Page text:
Náápiikoan Winter by Alethea Williams
When one nation strives to dominate another for economic gain, more than money is at stake. Cultures, lives, passions, traditions and human needs also fall in sacrifice. This realization resonates through the deeply-woven story line and intriguing characters of Alethea Williams’s novel, Náápiikoan Winter.
As we writers do when we deliver a new novel, Alethea Williams provided a review copy of this book for my consideration. Although I don’t know Ms. Williams personally, I offered to review her book because I read primarily historical fiction about the Great Plains and American West. When I do, I look for that magical blend of re-examined history and story, careful truth and colorful imagination. In short, a believable story well told.
Náápiikoan Winter is an ambitious novel; it sets out to portray an epic view in very personal detail. It captures a turning point in the American West when Native tribes face the crisis of aggressive English and French trading and exploration. This novel succeeds, through well-integrated research, in making this intense, global crisis feel immediate and personal. Several characters bond and clash to demonstrate the spiritual and material treasures at stake for Native and European interests at the turn of the 19th Century, on the as-yet uncharted North American continent.
Strong Characters Collide
The first key character in the book is a young Mexican girl who grows into one of the significant women in this story, Buffalo Stone Woman. I won’t spoil the plot, but young Isobel undergoes personal and cultural trauma and transformations. After a strong introduction to Isobel, the author only hints at most of her adolescent changes, but they ultimately situate Isobel to sense oncoming disaster and try to save her adopted Pììkáni tribe.
The second key character is Donal Thomas, a Náápiikoan (meaning Old Man Person, a term given by the Siksikà to White traders, out of respect for their many wonders). The seventeen-year-old boy, indentured to the Hudson Bay Company for seven years, is sent against his will to the Rocky Mountains to learn and to trade. He is a fascinating character, depicted well from within (ambitious, yet traumatized by his childhood), and through the eyes of Native characters. I found Donal believable as he naively and unwittingly precipitates several levels of social, spiritual and domestic disaster for the Pììkáni, who welcome and host him for the winter.
Ms. Williams develops many other Native characters into clear and interesting individuals who struggle for tribal status, safety or love. One of particular interest and beauty is Sweetgrass Woman, a credible teenage girl who longs for respectability and self-determination in a tribal culture that has already decided her domestic role. Her confused attempt for spiritual autonomy through association with Buffalo Stone Woman is particularly touching. I also appreciate the depth and complexity of Bear Dog, who could have easily remained a one-dimensional “bad guy,” yet he, with his devious longing for acceptance, feels complex and human. Also deeply satisfying is the character of Saahkómaapi, the elderly dreamer who squabbles with his wife, hungers for more women, and risks everything to protect his people’s medicine from Náápiikoan.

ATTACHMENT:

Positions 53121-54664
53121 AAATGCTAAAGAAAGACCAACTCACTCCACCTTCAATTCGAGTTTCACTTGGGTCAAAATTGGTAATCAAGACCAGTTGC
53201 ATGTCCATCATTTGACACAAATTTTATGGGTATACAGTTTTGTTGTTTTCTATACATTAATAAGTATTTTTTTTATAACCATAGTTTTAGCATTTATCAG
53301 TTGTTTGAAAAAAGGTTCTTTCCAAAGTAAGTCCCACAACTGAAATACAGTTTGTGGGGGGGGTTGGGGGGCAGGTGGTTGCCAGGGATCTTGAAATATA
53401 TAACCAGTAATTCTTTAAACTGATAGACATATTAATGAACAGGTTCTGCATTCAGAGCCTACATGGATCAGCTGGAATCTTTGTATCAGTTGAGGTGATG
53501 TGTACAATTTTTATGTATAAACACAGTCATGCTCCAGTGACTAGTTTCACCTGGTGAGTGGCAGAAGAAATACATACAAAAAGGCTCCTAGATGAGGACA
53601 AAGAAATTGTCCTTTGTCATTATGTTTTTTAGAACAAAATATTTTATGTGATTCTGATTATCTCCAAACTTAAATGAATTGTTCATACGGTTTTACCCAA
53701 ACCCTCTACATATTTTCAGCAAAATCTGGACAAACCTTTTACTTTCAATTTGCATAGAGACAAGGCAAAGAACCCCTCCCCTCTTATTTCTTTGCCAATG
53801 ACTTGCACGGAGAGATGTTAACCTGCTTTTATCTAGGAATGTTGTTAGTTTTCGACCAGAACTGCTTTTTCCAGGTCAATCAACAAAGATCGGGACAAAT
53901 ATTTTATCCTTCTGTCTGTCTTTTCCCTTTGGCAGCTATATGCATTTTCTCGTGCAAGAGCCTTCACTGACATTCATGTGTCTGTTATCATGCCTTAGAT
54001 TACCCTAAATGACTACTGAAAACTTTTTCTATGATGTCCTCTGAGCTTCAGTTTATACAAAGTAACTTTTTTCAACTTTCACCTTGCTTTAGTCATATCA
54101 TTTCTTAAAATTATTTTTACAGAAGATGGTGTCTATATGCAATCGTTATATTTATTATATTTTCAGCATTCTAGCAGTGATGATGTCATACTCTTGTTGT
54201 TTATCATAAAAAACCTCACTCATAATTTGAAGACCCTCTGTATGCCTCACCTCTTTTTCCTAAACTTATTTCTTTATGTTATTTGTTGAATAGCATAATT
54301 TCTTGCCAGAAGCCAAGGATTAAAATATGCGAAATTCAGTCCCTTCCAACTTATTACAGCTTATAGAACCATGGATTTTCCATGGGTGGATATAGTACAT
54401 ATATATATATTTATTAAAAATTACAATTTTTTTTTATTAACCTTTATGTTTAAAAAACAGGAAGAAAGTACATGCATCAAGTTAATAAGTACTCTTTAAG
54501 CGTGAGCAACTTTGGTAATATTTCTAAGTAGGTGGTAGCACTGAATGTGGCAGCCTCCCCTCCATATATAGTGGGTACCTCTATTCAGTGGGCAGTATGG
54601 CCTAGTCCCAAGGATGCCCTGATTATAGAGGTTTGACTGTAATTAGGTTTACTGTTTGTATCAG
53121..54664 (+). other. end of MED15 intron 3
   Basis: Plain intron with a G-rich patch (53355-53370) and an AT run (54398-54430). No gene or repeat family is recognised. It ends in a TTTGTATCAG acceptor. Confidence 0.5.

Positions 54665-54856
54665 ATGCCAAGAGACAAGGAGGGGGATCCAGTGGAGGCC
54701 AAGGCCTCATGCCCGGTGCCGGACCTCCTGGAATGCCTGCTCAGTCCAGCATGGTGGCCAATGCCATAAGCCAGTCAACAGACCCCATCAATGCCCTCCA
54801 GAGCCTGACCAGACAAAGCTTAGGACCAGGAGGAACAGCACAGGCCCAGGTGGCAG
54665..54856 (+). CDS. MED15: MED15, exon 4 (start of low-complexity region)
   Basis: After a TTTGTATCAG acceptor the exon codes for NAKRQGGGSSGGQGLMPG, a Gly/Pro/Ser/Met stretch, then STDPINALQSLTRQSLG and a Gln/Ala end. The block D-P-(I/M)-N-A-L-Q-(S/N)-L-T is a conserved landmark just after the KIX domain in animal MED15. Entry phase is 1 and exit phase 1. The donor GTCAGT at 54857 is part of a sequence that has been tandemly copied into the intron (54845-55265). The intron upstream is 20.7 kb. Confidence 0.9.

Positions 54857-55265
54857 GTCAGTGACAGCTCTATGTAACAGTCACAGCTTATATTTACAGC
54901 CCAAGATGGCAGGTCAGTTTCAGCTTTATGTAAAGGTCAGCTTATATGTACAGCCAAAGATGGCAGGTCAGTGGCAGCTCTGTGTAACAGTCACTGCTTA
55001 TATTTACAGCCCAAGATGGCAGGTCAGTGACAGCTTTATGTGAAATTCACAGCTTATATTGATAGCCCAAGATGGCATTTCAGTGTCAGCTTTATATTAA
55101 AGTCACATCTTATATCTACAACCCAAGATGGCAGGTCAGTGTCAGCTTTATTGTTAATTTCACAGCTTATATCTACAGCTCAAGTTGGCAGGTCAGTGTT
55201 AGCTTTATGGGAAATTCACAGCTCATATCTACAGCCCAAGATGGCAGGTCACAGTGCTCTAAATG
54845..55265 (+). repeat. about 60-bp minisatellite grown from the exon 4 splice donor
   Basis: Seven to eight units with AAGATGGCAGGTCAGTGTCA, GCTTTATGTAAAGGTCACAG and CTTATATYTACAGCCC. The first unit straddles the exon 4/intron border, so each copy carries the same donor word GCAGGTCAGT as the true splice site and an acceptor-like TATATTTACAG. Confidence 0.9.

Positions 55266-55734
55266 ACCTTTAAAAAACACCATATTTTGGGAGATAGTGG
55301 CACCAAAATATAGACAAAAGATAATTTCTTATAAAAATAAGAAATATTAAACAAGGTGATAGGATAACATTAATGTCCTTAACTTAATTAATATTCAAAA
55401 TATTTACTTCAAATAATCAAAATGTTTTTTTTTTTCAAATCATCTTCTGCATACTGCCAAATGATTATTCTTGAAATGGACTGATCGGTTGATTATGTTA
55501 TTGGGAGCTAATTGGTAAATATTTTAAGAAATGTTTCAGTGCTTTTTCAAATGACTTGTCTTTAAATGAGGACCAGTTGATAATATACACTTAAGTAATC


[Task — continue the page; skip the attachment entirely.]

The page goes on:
A Wild, Believable West
Náápiikoan Winter doesn’t romanticize tribal or individual behavior or suffering. Complex tribal and inter-tribal politics, family rivalries, and White disruption of these dynamics—all are well-depicted, often through tense, yet subtle confrontations. Several well-drawn secondary characters sense, but don’t know how to resist, the looming “white wings” of the traders and the civilization they signify. The goods and relationships the traders bring to the tribe are attractive, yet unrelentingly erode Pììkáni religion, leadership, decision-making and survival through this one Náápiikoan winter, and through those to come.
The Writer’s Strength
In addition to her intuitively-integrated research, one aspect of storytelling Ms. Williams manages well is what I’ve learned to call “knowledge gaps.” She skillfully withholds and manages key information, giving the characters and reader just enough knowledge, but keeping all in the dark for just long enough, to keep the pages turning.
When I closed the covers of Náápiikoan Winter, I felt a sense of loss for a time in history. I felt a connection to place, and regret for characters and cultures who would have no happy-ever-after, romantic ending. I respected the author for not glossing over a hard telling of a story that seemed true, both in facts and in details. I felt the dust of the past clinging to me. I had that echo—of living character voices and cultures intimately experienced—that I get from fine historical fiction.
I highly recommend Náápiikoan Winter to readers who like strongly-researched fiction about the clash of cultures and diverse individuals, in North American history.
Náápiikoan Winter may be purchased at:
Barnes and Noble online: http://www.barnesandnoble.com/w/naapiikoan-winter-alethea-williams/1123779705?ean=9781532710568
Read more about Alethea’s work at: http://actuallyalethea.blogspot.com